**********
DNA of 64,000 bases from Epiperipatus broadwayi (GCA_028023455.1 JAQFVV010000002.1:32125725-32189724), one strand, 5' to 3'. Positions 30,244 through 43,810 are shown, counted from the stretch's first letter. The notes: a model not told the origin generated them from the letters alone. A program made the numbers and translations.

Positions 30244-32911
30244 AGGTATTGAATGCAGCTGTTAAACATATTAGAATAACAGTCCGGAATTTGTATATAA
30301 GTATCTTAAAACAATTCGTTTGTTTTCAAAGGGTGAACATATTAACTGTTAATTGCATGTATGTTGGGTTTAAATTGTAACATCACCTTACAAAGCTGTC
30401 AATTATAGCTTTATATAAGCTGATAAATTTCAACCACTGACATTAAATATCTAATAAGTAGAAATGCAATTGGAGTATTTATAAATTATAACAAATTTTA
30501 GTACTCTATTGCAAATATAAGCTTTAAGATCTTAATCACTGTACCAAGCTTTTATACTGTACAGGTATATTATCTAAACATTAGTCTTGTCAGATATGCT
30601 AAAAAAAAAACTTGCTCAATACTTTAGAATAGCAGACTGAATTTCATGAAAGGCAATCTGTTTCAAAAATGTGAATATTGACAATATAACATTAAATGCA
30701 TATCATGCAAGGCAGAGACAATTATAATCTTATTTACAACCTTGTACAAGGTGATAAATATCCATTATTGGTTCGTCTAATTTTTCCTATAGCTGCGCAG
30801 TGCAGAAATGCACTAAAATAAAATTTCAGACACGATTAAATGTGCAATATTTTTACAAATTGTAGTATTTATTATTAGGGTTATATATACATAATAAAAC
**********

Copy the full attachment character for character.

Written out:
DNA of 64,000 bases from Epiperipatus broadwayi (GCA_028023455.1 JAQFVV010000002.1:32125725-32189724), one strand, 5' to 3'. Positions 30,244 through 43,810 are shown, counted from the stretch's first letter. The notes: a model not told the origin generated them from the letters alone. A program made the numbers and translations.

Positions 30244-32911
30244 AGGTATTGAATGCAGCTGTTAAACATATTAGAATAACAGTCCGGAATTTGTATATAA
30301 GTATCTTAAAACAATTCGTTTGTTTTCAAAGGGTGAACATATTAACTGTTAATTGCATGTATGTTGGGTTTAAATTGTAACATCACCTTACAAAGCTGTC
30401 AATTATAGCTTTATATAAGCTGATAAATTTCAACCACTGACATTAAATATCTAATAAGTAGAAATGCAATTGGAGTATTTATAAATTATAACAAATTTTA
30501 GTACTCTATTGCAAATATAAGCTTTAAGATCTTAATCACTGTACCAAGCTTTTATACTGTACAGGTATATTATCTAAACATTAGTCTTGTCAGATATGCT
30601 AAAAAAAAAACTTGCTCAATACTTTAGAATAGCAGACTGAATTTCATGAAAGGCAATCTGTTTCAAAAATGTGAATATTGACAATATAACATTAAATGCA
30701 TATCATGCAAGGCAGAGACAATTATAATCTTATTTACAACCTTGTACAAGGTGATAAATATCCATTATTGGTTCGTCTAATTTTTCCTATAGCTGCGCAG
30801 TGCAGAAATGCACTAAAATAAAATTTCAGACACGATTAAATGTGCAATATTTTTACAAATTGTAGTATTTATTATTAGGGTTATATATACATAATAAAAC